It wouldn't be half as annoying if this view evolved in some way since its first real push into the mainstream back in the 1960s, but it hasn't. It's only gotten lazier. Still the same arguments; still the same examples; still the same shallow worldview at the heart of it. Nothing changes, except the stink of decay getting worse every day.

This was the major criticism thrown at the currently mega popular My Hero Academia manga and anime series. You might have heard it at the time, I know I did. It was called generic and bland, but no one could give examples of it being such or give a reason why. I'm certain said critics are still buying Batman comics and ready to line up for the next movie though. Apparently half a century of declining moral certainty and repetitive plots brought about due to corporate mandate is far less generic than a series that literally deals with the very issue Western comics refuses to address. But you'd have to actually give it a chance to know that. Comic book readers don't like new things very much, as can be gleamed from what actually sells. So a new series coming out to outsell their market must have been quite upsetting.

I'm feel sympathy if the industry didn't deserve it, but it absolutely does.

For those unaware, My Hero Academia has slowly since it started revealed itself as a hero story dealing with the inherent contradictions in modern life, upholding the current status quo at all costs, and burying the inconvenient past to construct a utopic future over the remains. It goes where a corporate western comics refuse to, and that's what makes it generic next to the 500th retcon of Peter Parker's love life over the last decade. Go figure.

My Hero Academia is a hero story exploring what heroism actually means at the root of it, which means there is little room for grey goo. And this is one of the reasons it has achieved the massive success it has. Black and white exist, no matter how you might think otherwise.

Now, I'm not trying to overanalyze this. Kohei Horikoshi is telling a fun hero story at the heart of it, but he never mucks about in the grey. While there can be hard situations and tough choices, a hero still picks himself up again and strives to make the best one he can. He does not stop dispensing Justice and saving the innocent to indulge in his appetites instead. This isn't a western comic. 

The one "anti-hero" in My Hero Academia was designated a villain. He inspired terror across the country, the repercussions of which are costing lives and wellbeing in the series at this very moment. This happened because of his selfish actions that he wrapped in Truth as a shield for his reprehensible actions. In other words, he was still a villain. There was nothing heroic about any of his actions. And unlike a modern western comic fan, the series readily admitted this as the truth of it.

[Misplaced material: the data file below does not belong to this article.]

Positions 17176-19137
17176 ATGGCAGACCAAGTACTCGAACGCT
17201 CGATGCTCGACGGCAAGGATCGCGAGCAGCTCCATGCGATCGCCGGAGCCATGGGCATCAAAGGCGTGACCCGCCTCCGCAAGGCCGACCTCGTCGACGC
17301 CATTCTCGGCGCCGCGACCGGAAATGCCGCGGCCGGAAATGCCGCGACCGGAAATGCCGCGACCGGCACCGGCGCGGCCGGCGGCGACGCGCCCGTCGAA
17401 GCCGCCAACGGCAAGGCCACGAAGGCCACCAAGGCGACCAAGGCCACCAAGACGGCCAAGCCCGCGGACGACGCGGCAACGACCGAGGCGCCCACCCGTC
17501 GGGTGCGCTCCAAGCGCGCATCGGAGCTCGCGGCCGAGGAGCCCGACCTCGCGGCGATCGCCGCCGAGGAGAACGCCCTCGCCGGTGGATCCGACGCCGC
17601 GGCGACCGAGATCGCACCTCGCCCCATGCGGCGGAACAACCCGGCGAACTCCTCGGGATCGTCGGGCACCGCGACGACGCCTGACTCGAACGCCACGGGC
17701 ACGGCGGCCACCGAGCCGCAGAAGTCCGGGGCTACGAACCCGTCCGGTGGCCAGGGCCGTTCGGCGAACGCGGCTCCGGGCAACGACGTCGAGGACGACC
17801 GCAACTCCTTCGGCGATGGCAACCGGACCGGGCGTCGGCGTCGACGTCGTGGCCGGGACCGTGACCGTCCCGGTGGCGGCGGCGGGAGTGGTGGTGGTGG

Right now the story concerns itself with the hero society falling apart because of how fragile their lives of carefree modern living were. They got fat and happy, soft, and let it all fall apart around them. All it took were those who hated the world for various reasons of their own to want to tear it down more than people wanted to protect it, and that happened quite easily. There wasn't much to protect aside from comfort held up by organizations stifling things like natural abilities and freedoms which caused even more problems of its own. What is there to protect? Essentially, good rolls out from good and evil rolls out from evil, good intentions or not. Now the question remains how the protagonists can fix this mess before the villains wipe out everything. Can they rebuild society or will they collapse under the weight of the sins of the past? We'll have to see.

Doesn't seem very generic to me, and I've been reading manga for a long time. But you would have to look past the surface level of "shonen" and "superpowers" and actually give it a chance. It isn't a western cape comic, no. It actually progresses and develops as a narrative. Oh, and it will actually end, too.

I should also say the above is a reason that Japanese manga has overtaken comic books in sales and popularity. It has none of the faults which crippled the western industry. The morality is also simply much sharper in manga these days, and that's clearly what audiences actually want after being fed a diet of morally ambiguous garbage for over half a century now in the west.

People want moral certainty and real heroism, not murky grey gunk from limpwristed losers. And they've been wanting it for a long time.

But it will never be the same.

Another recent example of such obvious dichotomy of black and white morality is in the manga series Edens Zero by Hiro Mashima, the creator of Fairy Tail. However, unlike that series, Mashima has really turned up the heat and pulled out all the stops to make something better than he had before. He created a cosmic adventure story between the forces of good and evil. As someone who didn't really like Fairy Tail, I'd say he is definitely succeeding where that one fell flat for me.

For those unaware, Edens Zero is the story of Shiki Granbell who is traveling across the universe on the Edens Zero spaceship to meet Mother, the mysterious supposed goddess of the universe. Along the way he meets the worst scum the cosmos has to offer, and it is up to his crew and himself to set them straight while they head out on their quest. It's only been running for a bit over three years and with over 150 chapters, but so much has happened in its pages that it puts all modern western comics to shame. No one in the mainstream is putting something out like this.